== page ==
Kampala — THE visual arts scene continues to discover new artists, but not necessarily new talent. As you will realise at the Discoveries 2009 Art Exhibit opening tomorrow at Tulifanya Gallery, artists and painters influence each other so much that you can hardly tell the work of some of them apart.
Good or bad influence? This is subject to debate.
At this exhibition, new artists are hoping to launch their careers into the art world. Yusuf Ngula, Philip Wacha and Hassan Mukiibi are part of a group of 12 painters taking part in the one-month show.
Their work is executed with bits of insights in daily life; the themes therein revolve around daily activities as well as political questions.
Artists like Ngula stand out for their mature, careful execution of ideas. His palette enjoys intense, intricate line schemes, colourful patterns and traditional symbols of African art.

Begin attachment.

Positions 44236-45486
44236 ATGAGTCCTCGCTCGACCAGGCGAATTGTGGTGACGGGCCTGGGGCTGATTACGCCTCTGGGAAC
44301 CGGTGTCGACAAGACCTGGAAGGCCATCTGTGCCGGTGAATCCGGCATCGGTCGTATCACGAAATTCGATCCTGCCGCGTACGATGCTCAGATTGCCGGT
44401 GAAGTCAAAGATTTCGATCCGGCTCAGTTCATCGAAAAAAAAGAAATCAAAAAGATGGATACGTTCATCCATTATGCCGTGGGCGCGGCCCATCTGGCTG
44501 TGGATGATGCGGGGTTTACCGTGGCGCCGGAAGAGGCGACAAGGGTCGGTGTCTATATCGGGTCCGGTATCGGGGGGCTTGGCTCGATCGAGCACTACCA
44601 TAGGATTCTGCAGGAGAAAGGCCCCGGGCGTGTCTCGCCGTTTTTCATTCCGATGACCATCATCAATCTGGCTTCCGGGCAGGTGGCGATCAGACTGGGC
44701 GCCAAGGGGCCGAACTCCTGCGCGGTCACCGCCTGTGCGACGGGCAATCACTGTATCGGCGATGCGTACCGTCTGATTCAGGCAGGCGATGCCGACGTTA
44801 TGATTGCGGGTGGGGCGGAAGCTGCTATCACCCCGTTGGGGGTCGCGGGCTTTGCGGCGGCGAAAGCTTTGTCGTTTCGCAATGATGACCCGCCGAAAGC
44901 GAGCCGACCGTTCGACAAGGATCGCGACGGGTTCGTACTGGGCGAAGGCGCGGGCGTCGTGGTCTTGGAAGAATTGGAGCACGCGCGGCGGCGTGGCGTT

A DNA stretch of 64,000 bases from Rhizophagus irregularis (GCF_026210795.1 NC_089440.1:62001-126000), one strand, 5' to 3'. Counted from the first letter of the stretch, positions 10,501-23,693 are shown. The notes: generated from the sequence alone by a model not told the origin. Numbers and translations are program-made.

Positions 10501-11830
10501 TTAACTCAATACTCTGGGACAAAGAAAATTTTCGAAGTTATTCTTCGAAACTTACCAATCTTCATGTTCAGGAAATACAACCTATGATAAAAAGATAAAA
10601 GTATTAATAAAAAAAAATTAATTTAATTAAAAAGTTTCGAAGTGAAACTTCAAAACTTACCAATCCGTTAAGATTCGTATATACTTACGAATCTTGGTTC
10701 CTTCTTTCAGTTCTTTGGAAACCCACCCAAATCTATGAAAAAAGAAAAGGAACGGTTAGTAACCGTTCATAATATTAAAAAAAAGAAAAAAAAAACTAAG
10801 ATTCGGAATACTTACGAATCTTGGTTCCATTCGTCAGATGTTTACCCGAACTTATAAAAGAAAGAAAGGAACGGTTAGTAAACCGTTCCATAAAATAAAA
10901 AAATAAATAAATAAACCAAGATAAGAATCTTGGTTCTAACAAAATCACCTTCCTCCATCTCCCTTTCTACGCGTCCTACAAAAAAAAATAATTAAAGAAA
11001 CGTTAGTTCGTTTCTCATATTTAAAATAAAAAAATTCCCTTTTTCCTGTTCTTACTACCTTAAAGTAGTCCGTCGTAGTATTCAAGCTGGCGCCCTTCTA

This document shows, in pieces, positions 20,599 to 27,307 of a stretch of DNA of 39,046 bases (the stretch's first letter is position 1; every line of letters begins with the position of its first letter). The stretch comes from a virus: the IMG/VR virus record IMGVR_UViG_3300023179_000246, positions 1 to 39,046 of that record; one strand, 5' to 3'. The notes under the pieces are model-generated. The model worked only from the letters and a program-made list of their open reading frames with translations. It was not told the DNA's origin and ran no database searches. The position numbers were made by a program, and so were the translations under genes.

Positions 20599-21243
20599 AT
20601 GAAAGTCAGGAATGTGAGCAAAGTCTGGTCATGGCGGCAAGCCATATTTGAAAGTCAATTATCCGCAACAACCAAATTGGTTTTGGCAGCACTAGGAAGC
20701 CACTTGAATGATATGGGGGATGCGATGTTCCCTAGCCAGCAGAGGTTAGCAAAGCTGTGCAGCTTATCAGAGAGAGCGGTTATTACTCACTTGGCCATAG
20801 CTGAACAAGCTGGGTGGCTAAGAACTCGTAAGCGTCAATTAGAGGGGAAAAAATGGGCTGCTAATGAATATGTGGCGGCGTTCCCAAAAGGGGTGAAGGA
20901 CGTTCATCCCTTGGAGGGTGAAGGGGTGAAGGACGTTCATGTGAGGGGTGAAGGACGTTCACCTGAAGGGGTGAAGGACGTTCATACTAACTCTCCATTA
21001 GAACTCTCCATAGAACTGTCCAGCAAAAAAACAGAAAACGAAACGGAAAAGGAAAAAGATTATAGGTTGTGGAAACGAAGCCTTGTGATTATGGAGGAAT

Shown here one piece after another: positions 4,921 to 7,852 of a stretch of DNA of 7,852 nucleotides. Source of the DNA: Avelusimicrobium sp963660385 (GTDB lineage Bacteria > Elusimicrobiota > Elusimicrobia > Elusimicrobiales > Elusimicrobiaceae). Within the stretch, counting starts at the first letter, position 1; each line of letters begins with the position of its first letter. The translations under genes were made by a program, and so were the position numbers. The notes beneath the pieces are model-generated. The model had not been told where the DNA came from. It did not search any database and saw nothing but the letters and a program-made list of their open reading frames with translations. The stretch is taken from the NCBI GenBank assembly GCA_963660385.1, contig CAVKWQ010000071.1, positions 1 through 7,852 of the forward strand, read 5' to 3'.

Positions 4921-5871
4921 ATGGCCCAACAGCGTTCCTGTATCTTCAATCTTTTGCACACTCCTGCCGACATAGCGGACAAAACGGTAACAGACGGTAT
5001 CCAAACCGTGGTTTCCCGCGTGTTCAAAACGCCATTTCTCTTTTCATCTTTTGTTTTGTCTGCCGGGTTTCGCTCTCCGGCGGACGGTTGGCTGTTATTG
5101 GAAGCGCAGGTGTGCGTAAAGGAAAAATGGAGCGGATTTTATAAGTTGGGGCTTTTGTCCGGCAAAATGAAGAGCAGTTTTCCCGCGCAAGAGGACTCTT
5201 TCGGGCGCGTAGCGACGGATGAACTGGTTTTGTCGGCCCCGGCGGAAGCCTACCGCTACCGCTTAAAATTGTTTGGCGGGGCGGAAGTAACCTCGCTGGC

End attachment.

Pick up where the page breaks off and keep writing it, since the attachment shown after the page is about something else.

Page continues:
On the other hand, Wacha tends to perpetuate already established styles. His realist watercolours are a telling continuation of a somewhat familiar style akin to that of Taaga Nuwagaba.
Artists like Yusuf Ssali reinvent themselves, albeit in a narrow sense from the bright single colour depiction of women to a richer and vibrant palette of small symbolic images with a Sudanese influence that seems all the rage among many young artists.
And herein lays the problem. Young artists seem to be taking from their more established colleagues, with often no attempt to add meaningful value.